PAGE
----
“It often happened that on my return home I found the whole house filled with people” – he speaks of the time when his wife was already known throughout all Rome – “at once she would leave them all alone – let them be prelates or great nobles who were present – and come to serve me with courtesy and attention. And they realized that her whole heart was in it when she loosened the latchets of my shoes, although I would have prevented her. In a word, she was a consolation to me and to everybody else. She knew how to admonish one skilfully and J. can thank her for the amendment of certain faults which I had. She gave me her admonitions with incomparable kindness and gentleness. . . . She was able by her wonderful prudence to preserve a heavenly peace in the family, although we were numerous and had very opposite characters among us, especially when my oldest son Camillus came to live with us at first after his marriage. My daughter-in-law had a very irascible temper and would play the mistress in everything. But the Servant of God was most tactful in keeping every one in the proper place, and this with so great courtesy that it can not be described in words . . . I was often sad, discouraged, and ill-tempered on arriving at home, but she knew how to cheer me and to restore peace by her amiability.”

Practically the whole care of providing for the family and the management of the house devolved on Anna Maria. It was not a small family. She had borne seven children, two of whom God took early to Himself. In addition, she had to care for her aged parents. In after years, persons of rank often proposed to make ample provision for her family, but she would never accept anything for herself or hers. She desired to remain in the condition of life in which God had placed her. She was and remained a poor workingman’s wife, but one wholly imbued with Christian spirit and therefore the possessor of profound contentment.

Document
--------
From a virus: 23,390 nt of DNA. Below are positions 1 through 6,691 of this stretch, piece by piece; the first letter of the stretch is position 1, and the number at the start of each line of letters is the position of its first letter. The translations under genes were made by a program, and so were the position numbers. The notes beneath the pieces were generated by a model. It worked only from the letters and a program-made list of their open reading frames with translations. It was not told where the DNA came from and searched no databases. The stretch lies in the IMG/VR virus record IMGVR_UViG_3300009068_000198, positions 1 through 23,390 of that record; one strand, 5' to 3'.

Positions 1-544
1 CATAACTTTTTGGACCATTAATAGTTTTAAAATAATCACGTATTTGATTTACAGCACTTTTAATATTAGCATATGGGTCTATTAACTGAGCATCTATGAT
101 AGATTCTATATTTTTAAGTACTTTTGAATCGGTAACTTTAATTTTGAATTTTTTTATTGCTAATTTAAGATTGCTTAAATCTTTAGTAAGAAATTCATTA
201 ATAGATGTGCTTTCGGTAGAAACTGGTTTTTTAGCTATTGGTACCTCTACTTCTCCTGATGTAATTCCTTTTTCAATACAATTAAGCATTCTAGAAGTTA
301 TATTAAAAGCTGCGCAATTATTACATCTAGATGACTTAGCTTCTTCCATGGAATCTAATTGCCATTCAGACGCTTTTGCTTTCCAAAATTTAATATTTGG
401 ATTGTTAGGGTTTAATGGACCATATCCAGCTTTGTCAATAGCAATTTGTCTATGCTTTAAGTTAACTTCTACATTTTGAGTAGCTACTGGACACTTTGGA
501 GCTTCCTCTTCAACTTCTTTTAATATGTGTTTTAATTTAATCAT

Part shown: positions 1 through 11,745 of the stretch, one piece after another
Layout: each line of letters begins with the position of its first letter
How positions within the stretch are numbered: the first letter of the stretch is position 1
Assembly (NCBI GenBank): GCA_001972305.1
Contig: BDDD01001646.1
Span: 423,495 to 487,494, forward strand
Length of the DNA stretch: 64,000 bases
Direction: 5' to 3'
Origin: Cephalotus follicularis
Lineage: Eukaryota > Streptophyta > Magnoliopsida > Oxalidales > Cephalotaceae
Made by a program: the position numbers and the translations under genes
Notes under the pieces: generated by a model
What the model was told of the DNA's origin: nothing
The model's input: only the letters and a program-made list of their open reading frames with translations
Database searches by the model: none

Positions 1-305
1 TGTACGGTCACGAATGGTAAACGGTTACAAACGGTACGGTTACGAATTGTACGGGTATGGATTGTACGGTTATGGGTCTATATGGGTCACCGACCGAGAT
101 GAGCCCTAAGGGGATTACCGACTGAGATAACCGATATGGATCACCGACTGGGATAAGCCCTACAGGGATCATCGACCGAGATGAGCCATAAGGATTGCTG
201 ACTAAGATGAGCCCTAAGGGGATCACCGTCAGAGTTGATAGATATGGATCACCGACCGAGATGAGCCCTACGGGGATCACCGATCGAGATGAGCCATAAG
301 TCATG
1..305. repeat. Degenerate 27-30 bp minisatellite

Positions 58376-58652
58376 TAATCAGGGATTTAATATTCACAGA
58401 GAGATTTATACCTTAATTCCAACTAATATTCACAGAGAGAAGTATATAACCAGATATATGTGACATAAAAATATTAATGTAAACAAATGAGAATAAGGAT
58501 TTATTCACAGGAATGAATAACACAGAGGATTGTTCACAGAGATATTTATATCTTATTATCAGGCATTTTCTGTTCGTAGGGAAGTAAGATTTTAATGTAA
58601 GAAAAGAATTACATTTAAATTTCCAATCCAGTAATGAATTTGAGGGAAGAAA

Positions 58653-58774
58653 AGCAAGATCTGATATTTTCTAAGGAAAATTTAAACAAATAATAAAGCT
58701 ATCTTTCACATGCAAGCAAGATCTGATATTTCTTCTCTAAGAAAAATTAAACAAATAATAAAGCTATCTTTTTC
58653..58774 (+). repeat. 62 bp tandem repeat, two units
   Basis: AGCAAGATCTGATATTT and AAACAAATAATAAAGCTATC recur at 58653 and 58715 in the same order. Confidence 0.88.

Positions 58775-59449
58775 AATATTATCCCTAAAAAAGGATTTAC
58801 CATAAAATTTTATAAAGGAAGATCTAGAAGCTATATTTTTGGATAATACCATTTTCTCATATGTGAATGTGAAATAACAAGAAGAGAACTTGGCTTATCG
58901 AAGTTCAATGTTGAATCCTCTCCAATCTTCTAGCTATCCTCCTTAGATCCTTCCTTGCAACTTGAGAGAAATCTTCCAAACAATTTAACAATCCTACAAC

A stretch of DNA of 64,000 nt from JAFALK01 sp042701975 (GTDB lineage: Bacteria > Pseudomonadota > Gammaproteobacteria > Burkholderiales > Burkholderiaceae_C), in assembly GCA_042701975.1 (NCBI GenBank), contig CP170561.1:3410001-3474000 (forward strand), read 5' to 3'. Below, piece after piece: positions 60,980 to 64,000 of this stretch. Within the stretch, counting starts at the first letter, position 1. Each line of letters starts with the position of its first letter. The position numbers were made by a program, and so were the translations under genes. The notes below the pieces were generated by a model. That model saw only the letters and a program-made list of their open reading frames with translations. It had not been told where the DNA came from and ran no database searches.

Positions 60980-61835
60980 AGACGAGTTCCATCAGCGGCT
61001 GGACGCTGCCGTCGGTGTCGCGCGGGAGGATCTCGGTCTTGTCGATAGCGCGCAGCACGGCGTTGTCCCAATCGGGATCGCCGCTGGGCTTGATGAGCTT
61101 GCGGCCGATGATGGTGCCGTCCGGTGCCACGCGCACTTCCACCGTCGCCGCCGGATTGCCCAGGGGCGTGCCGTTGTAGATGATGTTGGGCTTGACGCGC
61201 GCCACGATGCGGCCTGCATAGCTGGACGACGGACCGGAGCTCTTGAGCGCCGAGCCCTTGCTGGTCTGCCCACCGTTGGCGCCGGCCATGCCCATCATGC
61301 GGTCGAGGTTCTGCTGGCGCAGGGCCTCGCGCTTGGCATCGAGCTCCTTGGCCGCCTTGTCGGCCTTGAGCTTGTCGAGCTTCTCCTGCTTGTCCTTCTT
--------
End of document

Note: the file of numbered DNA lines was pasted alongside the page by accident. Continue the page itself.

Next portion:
The Servant of God let pass no opportunity of promoting the spirit of religion. In the morning she gathered the whole family for prayer. Condition of work permitting, all in the house heard a Mass in the course of the forenoon and frequently received the sacraments. At night the family assembled for pious reading, to which the mother added some instructive religious conversation, ending with the Rosary and night-prayers. She watched over her children most carefully, especially when they were growing out of boyhood and girlhood, encouraging them to frequent Communion and guarding them against dangerous companions. Even when they were about to enter the married state, she would not permit the betrothed to converse together without supervision.